From: Brian Berry, Chief Executive, Federation of Master Builders

The Queen’s Speech outlined the building blocks for recovery in the construction sector, but these measures must be targeted at small companies if the Government is to succeed in its aims.

Net Zero: I wholeheartedly welcome the Government’s renewed commitment to achieving net zero in today’s Queen’s Speech. But it urgently needs to back a long-term plan to retrofit our 28 million energy inefficient homes, if we are to have a hope in making this commitment a reality. The Construction Leadership Council’s National Retrofit Strategy provides an ‘oven-ready’ blueprint for how this can be achieved, and I would urge the Government to consider its recommendations in full if it wants to position the UK as a global leader in tackling climate change ahead of COP26. 

Skills: Crucial to the long-term certainty builders need is a robust commitment to training, and so I look forward to the detail of the Skills and Post-16 Education Bill that will deliver the Lifetime Skills Guarantee. Skills shortages in construction have become endemic, with a third of builders routinely struggling to hire bricklayers and carpenters. If we are to truly build back better and tackle significant issues such as climate change, then enhancing the UK’s skills and training environment is imperative. Improvements must seek to strengthen the links between employers and colleges, and encourage more employers to train. In the construction sector, local SME builders train 71% of all construction apprentices and must be at the heart of these plans.”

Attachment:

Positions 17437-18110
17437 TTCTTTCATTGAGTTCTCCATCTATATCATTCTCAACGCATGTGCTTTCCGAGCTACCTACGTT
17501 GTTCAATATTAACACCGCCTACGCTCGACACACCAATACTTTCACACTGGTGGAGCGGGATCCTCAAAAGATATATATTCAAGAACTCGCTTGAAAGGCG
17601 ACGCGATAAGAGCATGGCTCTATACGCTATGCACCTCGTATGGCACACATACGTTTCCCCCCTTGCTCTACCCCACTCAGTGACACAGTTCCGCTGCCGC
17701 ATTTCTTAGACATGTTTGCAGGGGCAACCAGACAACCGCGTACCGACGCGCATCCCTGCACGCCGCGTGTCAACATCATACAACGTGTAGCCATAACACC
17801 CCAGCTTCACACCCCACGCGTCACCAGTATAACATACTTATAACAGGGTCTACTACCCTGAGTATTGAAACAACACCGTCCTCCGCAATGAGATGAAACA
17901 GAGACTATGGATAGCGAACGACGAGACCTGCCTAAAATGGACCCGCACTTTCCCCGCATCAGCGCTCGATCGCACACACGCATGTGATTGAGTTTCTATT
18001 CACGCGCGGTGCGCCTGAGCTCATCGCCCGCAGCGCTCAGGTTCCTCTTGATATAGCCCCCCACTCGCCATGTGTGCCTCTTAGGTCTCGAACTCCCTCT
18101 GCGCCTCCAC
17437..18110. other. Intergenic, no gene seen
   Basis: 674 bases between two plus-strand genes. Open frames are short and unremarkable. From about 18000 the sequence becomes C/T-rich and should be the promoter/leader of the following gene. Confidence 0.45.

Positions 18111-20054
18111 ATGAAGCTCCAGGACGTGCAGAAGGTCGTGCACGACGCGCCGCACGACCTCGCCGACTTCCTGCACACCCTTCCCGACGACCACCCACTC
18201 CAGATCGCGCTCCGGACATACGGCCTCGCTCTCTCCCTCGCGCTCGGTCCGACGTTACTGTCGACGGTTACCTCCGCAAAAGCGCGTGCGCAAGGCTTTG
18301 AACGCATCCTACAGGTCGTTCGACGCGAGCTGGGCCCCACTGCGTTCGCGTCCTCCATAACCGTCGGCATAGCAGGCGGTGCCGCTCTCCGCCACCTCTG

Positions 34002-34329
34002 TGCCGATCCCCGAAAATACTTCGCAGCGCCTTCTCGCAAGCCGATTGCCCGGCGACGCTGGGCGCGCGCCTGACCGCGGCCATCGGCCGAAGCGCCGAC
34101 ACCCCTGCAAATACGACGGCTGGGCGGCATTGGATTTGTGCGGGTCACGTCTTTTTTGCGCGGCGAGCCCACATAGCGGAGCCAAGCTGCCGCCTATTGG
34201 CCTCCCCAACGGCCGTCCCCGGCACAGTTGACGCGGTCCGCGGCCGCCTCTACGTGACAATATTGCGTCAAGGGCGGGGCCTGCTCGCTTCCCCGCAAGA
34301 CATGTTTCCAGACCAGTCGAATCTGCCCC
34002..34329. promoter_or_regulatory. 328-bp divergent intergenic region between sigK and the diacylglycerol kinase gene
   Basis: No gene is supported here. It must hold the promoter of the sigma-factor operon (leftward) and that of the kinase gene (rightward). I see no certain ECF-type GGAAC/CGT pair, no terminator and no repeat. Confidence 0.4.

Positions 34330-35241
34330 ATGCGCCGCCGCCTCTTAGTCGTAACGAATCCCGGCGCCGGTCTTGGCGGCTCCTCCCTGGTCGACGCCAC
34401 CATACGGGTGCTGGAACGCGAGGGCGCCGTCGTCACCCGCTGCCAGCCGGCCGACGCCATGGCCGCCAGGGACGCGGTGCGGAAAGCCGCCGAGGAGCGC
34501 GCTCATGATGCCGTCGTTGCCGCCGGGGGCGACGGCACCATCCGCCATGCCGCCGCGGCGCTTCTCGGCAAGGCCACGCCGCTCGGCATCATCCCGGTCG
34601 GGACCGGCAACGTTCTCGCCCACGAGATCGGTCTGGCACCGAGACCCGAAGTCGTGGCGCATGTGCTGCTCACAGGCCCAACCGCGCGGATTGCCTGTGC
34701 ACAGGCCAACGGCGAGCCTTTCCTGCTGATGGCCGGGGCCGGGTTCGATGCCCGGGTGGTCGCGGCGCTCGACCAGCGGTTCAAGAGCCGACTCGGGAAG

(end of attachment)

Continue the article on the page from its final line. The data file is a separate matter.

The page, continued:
Planning: We won’t build the homes we need if we fail to diversify the housing market and reverse the decline of SME house builders, who built 40% of all new homes in the 1980s but only build 12% today. So the Government’s commitment to an updated planning system through the Planning Bill is good news. While greater flexibility, simplicity, and responsiveness are needed to tackle the barriers that 48% of small builders face with the planning system, we must not compromise the quality of the homes we build. New measures that make the planning system quicker and more affordable are welcome, but it is vital that high standards in design and build are not affected as a result, and that any overhaul doesn’t in fact add further delays.

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